Immaculate Heart of Mary in Polish Hill

immaculate heart of mary pittsburgh

Unfolding the Legacy of Immaculate Heart of Mary Church, Pittsburgh

Situated atop the historic Polish Hill in Pittsburgh, the Immaculate Heart of Mary Church stands as a testament to the faith and perseverance of the early Polish immigrants who settled this region. With its grand scale and opulent design, the church is an iconic example of the Polish Cathedral style, a subcategory of Renaissance Revival architecture.

The Genesis of a Monument

The story of Immaculate Heart of Mary Church begins in the late 19th century. Starting from 1885, an influx of Polish immigrants found their new home on Herron Hill in Pittsburgh. The area, eventually renamed Polish Hill, was soon teeming with immigrants and the need for a dedicated parish for the growing community was becoming apparent.

The settlers initially attended the St. Stanislaus Church located in the Strip District. However, the journey was arduous due to the necessity of crossing the Pennsylvania Railroad tracks. As the community continued to expand, a group of local citizens petitioned the bishop, seeking the establishment of their own parish. Their request was granted and in October 1896, the cornerstone for a combined church, school, and convent was laid. The building was inaugurated in August 1897, marking the birth of the Immaculate Heart of Mary Church.

The Church Takes Shape

At the dawn of the 20th century, it was time for the parish to construct a permanent church. The responsibility of designing the structure fell on the shoulders of William P. Ginther, an Akron, Ohio-based architect known for his work in ecclesiastical buildings. Ginther designed an impressive structure in the Polish-Cathedral style, drawing inspiration from none other than St. Peter’s Basilica in Rome. The cornerstone for the new church was laid on July 31, 1904, and the completed church was solemnly dedicated on December 3, 1905.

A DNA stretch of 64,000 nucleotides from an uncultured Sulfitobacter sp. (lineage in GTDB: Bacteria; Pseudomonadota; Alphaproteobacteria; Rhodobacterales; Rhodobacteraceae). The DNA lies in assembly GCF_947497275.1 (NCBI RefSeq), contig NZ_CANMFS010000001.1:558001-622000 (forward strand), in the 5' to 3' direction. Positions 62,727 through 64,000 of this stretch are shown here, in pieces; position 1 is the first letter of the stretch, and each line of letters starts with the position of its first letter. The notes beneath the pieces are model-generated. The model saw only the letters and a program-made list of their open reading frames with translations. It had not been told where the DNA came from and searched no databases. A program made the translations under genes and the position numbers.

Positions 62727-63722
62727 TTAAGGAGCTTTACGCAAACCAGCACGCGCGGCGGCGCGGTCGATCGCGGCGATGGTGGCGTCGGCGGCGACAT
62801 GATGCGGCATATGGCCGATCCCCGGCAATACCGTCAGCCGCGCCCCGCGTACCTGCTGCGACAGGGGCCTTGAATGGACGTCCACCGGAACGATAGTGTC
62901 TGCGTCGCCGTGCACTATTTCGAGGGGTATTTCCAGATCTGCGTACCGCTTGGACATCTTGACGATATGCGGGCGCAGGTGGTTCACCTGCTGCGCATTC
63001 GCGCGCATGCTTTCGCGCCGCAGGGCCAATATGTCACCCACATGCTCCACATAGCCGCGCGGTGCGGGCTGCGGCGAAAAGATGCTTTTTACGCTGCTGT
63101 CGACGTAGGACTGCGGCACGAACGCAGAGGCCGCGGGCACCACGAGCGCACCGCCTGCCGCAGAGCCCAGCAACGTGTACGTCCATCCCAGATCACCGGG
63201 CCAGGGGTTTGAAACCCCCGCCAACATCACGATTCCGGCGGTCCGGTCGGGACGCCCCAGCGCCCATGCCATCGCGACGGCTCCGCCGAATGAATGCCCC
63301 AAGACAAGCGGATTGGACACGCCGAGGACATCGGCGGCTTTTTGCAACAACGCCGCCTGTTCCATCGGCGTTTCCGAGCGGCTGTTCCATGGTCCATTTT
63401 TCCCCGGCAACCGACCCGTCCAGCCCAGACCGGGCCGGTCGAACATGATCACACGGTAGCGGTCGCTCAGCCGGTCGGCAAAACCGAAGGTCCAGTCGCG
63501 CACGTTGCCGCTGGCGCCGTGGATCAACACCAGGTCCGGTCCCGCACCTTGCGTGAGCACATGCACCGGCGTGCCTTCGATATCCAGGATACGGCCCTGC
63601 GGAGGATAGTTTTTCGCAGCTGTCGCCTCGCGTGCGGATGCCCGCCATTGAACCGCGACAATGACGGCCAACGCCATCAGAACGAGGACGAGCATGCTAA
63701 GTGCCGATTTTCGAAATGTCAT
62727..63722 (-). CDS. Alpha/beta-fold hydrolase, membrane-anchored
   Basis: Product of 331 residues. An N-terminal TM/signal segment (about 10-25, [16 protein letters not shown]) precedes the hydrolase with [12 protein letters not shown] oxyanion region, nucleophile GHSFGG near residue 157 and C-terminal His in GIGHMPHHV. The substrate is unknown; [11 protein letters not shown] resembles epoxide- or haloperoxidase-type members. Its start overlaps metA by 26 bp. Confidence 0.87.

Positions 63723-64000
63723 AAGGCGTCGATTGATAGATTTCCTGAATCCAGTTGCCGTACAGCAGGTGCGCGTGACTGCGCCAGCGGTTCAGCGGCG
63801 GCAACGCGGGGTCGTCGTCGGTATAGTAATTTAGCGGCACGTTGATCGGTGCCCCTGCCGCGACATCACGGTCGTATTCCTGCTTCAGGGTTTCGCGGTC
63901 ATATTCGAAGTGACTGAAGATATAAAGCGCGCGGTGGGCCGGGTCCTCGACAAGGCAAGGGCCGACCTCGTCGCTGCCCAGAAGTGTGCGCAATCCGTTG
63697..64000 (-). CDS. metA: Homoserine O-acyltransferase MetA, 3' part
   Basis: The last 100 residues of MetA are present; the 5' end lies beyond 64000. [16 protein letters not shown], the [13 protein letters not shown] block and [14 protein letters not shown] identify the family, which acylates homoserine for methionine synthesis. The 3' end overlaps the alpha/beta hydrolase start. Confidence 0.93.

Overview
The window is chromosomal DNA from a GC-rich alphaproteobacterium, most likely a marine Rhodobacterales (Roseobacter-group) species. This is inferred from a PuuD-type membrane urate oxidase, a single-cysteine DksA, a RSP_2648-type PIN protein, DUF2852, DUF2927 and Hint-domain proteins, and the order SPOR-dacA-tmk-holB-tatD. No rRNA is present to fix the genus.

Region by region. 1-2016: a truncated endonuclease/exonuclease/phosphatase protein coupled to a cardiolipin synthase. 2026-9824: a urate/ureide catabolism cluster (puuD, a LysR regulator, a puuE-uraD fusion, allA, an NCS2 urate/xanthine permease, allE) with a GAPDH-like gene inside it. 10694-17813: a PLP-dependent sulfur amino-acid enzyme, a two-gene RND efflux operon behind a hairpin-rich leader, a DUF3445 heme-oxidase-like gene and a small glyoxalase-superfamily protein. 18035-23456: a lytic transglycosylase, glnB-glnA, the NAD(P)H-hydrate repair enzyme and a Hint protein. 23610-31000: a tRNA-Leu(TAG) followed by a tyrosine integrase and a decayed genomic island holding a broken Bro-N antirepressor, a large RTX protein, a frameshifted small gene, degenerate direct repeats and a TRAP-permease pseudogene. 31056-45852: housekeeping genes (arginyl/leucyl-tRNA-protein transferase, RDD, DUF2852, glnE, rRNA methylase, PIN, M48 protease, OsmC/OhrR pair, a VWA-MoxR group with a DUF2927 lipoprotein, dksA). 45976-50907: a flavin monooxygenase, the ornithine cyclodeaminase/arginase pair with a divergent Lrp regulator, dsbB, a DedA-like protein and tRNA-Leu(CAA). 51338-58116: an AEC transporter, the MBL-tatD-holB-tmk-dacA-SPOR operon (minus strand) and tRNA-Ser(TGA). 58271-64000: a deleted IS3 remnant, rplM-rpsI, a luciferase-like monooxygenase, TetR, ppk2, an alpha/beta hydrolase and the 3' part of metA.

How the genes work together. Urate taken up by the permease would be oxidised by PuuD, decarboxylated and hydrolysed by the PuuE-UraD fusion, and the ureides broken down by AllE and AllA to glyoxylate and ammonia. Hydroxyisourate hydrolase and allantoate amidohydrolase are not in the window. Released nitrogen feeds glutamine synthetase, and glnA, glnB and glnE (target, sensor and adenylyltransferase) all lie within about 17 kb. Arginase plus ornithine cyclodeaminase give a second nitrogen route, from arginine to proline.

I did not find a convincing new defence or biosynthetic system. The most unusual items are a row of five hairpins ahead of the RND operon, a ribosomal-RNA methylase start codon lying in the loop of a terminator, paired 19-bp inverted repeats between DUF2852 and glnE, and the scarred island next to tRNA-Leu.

The church boasts an imposing structure, with dimensions of 200 feet long by 110 feet wide. Inside, the church can accommodate 1,800 people. The interior is adorned with eight altars, each carved from Spanish White Oak and edged in 23 karat gold. The pulpit shares the same design and material. In addition, 53 stained-glass windows from Austria illuminate the vast 43-foot tall space with divine light.

Polish Hill

The Church Today

Today, Immaculate Heart of Mary remains an active parish church in the Diocese of Pittsburgh. In 2019, it was reorganized as a personal (non-territorial) parish within the Shrines of Pittsburgh, a group of six churches with unique histories that the diocese aims to promote as pilgrimage and visitor destinations.

Over the years, the church has welcomed esteemed visitors, such as Cardinal Karol Wojtyla, General Joseph Haller, a great Polish soldier during World War I, and General Theodore Bor-Komorowski, hero of the Warsaw Insurrection. Today, the church continues to embrace its Polish heritage and is known for its outstanding decorations at Easter and Christmas that attract the faithful from around the region.

The parish was also the first in the United States to pray the Divine Mercy novena, a tradition that continues to this day. In 2010, a memorial service was held to honor the victims of the Polish Air Force crash that killed the President of Poland at the time. In 2014, Cardinal Stanislaw Dziwisz, Pope St. John Paul II’s former private secretary, presented a relic of the pontiff’s blood-stained cassock to the church. Today, this relic is displayed in the side altar dedicated to Divine Mercy.

The Immaculate Heart of Mary Church is more than a structure of brick and stone. It is the embodiment of the faith, determination, and spirit of the Polish immigrants who made Pittsburgh their home. As the church looks towards the future, it continues to be a beacon of faith, standing tall atop Polish Hill, a testament to the enduring legacy of its founders.

Scroll to Top